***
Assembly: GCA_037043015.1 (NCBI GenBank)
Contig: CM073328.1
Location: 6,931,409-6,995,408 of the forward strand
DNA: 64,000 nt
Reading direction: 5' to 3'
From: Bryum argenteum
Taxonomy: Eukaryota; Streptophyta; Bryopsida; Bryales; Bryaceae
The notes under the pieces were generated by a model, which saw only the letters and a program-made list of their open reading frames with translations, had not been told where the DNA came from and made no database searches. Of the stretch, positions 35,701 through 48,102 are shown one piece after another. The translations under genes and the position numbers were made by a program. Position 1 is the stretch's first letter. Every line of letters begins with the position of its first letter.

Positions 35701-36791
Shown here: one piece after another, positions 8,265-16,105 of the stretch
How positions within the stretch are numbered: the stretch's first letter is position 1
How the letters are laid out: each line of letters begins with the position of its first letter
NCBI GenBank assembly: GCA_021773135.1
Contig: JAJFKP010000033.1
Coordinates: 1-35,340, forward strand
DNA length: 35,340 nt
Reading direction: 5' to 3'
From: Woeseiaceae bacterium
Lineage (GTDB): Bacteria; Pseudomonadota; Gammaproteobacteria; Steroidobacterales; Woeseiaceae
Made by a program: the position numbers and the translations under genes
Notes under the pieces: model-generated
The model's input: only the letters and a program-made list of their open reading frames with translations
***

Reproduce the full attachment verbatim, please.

Assembly: GCA_037043015.1 (NCBI GenBank)
Contig: CM073328.1
Location: 6,931,409-6,995,408 of the forward strand
DNA: 64,000 nt
Reading direction: 5' to 3'
From: Bryum argenteum
Taxonomy: Eukaryota; Streptophyta; Bryopsida; Bryales; Bryaceae
The notes under the pieces were generated by a model, which saw only the letters and a program-made list of their open reading frames with translations, had not been told where the DNA came from and made no database searches. Of the stretch, positions 35,701 through 48,102 are shown one piece after another. The translations under genes and the position numbers were made by a program. Position 1 is the stretch's first letter. Every line of letters begins with the position of its first letter.

Positions 35701-36791
Shown here: one piece after another, positions 8,265-16,105 of the stretch
How positions within the stretch are numbered: the stretch's first letter is position 1
How the letters are laid out: each line of letters begins with the position of its first letter
NCBI GenBank assembly: GCA_021773135.1
Contig: JAJFKP010000033.1
Coordinates: 1-35,340, forward strand
DNA length: 35,340 nt
Reading direction: 5' to 3'
From: Woeseiaceae bacterium
Lineage (GTDB): Bacteria; Pseudomonadota; Gammaproteobacteria; Steroidobacterales; Woeseiaceae
Made by a program: the position numbers and the translations under genes
Notes under the pieces: model-generated
The model's input: only the letters and a program-made list of their open reading frames with translations